International Liquid Biopsy Standardization Alliance (ILSA)
The Foundation for the National Institutes of Health (FNIH) Biomarkers Consortium is a host and founding partner of the International Liquid Biopsy Standardization Alliance (ILSA) Collaborative Community, which comprises organizations that recognize the importance of working towards the global use of liquid biopsy and common reference standards in oncology and seek to promote their use in the broader medical community. The ILSA partners are aligned in their common vision to bring about the ubiquitous and meritorious use of liquid biopsy to support clinical decision making and regulatory considerations, which will ultimately reduce the need for unnecessary and invasive solid tumor biopsies. Organizations joining the ILSA group share the scope of their work, discuss lessons learned and disseminate the tools and data they develop as a coordinated effort.
The ILSA partners place value in the exercise of information exchange through quarterly in-person meetings and teleconferences, which are intended to provide updates across the partnership on recent activities and to coordinate the scope and exercise of their collective efforts. The group believes in the value of disseminating accounts of its collective efforts to the broader field and publicizes its efforts through educational outreach to the scientific community.
The alliance is open to all those working in liquid biopsy, reference standards or standardization who wish to join, but is likely most suitable to public- and private-sector partners from academia, industry and government, as well as patients and end-users of genetic testing. Partners are expected to join teleconferences and face-to-face meetings and to provide input and feedback to inquiries from their colleagues. Partners are free to leave the group at any time.
ILSA would like to identify and develop a uniform end-to-end process from pre-analytic capture through technology and assay validation to clinical collection and analysis. The group hopes to promote the use of this process to allow for standardized data capture for liquid biopsy to build the necessary level of evidence required to have multiple contexts of use qualified by regulatory agencies for clinical implementation. The ILSA partners wish to encourage others in the liquid biopsy field to join the group to help harmonize the many disparate efforts that strive towards progress in achieving full “clinical utility” of liquid biopsy in the many contexts of use in which it is applicable.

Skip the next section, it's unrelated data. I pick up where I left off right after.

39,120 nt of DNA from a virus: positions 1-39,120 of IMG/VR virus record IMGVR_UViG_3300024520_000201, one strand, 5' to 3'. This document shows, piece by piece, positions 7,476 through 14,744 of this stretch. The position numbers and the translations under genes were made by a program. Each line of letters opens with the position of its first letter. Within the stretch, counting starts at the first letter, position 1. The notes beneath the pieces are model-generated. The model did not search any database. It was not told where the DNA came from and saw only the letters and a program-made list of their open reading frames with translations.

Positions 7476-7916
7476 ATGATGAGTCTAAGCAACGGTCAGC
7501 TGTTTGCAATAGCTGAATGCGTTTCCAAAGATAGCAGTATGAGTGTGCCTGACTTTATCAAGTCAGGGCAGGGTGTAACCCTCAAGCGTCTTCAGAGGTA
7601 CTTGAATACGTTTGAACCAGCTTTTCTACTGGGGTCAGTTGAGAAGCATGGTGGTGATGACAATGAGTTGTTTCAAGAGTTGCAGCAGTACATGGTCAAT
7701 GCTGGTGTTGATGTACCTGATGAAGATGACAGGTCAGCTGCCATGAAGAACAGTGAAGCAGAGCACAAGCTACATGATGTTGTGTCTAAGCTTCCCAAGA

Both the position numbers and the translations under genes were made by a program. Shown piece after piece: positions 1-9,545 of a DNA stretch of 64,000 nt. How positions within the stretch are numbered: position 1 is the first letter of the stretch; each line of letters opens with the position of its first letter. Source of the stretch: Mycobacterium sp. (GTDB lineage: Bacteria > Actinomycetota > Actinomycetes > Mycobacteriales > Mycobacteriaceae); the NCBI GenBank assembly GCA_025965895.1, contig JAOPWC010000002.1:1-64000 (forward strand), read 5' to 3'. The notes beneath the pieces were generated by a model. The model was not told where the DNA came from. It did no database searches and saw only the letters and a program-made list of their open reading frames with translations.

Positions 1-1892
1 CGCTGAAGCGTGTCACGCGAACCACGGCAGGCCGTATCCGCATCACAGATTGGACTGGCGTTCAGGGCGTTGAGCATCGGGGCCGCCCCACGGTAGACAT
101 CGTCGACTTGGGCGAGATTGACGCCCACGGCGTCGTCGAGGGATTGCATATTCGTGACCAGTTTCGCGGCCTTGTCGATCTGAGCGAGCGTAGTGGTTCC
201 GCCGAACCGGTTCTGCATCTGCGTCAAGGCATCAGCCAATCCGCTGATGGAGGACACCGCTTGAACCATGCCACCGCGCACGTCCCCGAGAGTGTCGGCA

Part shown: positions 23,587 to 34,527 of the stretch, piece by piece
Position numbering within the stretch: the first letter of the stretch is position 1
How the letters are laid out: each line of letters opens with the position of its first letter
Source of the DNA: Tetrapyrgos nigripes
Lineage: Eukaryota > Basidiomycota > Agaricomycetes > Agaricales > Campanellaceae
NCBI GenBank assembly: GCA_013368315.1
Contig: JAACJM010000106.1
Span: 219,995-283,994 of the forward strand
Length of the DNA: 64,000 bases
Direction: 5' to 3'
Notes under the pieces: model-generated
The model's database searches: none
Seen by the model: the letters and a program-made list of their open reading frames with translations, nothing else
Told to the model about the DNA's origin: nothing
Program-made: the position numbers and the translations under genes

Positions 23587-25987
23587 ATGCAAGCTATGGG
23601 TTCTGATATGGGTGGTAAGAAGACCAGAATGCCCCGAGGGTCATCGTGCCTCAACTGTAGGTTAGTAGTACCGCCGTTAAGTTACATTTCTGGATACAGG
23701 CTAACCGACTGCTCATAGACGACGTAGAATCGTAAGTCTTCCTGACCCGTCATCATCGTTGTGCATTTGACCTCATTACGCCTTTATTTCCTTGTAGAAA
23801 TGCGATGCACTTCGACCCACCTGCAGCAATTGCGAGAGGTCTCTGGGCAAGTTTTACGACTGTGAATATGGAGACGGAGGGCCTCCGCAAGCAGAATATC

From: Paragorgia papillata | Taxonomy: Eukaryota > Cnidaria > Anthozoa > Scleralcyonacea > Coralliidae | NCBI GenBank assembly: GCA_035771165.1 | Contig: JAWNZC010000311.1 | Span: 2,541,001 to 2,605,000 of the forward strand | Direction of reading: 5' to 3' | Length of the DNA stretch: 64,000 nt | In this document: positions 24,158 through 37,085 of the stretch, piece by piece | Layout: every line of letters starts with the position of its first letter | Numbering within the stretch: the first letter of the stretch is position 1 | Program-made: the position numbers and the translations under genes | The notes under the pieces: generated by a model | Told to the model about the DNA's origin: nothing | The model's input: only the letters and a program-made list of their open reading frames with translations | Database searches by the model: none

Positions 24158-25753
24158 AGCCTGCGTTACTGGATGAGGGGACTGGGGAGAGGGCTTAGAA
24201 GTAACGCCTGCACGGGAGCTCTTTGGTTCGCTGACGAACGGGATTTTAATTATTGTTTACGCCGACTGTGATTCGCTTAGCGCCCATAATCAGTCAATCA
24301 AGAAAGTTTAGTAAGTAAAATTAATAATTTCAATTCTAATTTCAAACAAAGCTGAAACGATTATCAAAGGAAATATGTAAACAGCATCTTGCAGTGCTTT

Results & Accomplishments
The group submitted a white paper for review to Critical Reviews in Oncology/Hematology. The group’s Charter was submitted to FDA, which designated the group as a Collaborative Community.
International liquid biopsy standardization alliance white paper - Critical Reviews in Oncology / Hematology
BloodPAC: developed a Genomic Data Commons to aggregate liquid biopsy work, now open for contribution, and developed minimum technical data elements (MTDEs) for pre-analytical variables and patient context.
European Liquid Biopsy Society: aims to become the leading hub for liquid biopsy research in Europe with the key goal to translate liquid biopsy assays into clinical practice for the benefit of patients. ELBS has replaced the successful EU/IMI CANCER-ID consortium.
International Society of Liquid Biopsy (ISLB): introduces recommendations to develop reliable and sustainable diagnostics and prognostics tools using liquid biopsies that benefit patient health management and wellness.
FNIH Biomarkers Consortium ctDNA Quality Control Materials Project: gathered multiple private sector, government agency, academic and not-for-profit partners together to characterize Quality Control Materials (QCMs) and demonstrate their comparable performance to ctDNA and their suitability to establish performance characteristics for NGS assays already in use.
Friends of Cancer Research: has developed a framework for standardizing clinical ctDNA testing and is soliciting retrospective and prospective studies to validate the hypothesis that ctDNA is reflective of outcomes. Friends’ ctDNA to MONItor Treatment Response (ctMoniTR) Project seeks to harmonize the use of ctDNA to evaluate or monitor patient response.
The Japanese bio-Measurement and Analysis Consortium (JMAC): is an industrial group established to support biotechnology with international standardization activities.
Medical Device Innovation Consortium: is a public-private partnership created to advance medical device regulatory science for patient benefit and is developing somatic reference samples in solid tissues.
NIBSC: is the WHO International Laboratory for Biological Standards and is producing the WHO 1st International Standards for circulating tumor DNA, intended for the calibration of kits, assays and secondary standards.
ILSA benefits from regulatory observance and participation from European Medicines Agency (EMA) staff and the Food and Drug Administration (FDA) Center for Devices and Radiological Health (CDRH) is a participating partner. Collaborative Communities bring together stakeholders to achieve common outcomes, solve shared challenges, and leverage collective opportunities; more information can be found here. The ILSA collaborators are open to other groups who may have similarly aligned interests and welcome them into the community.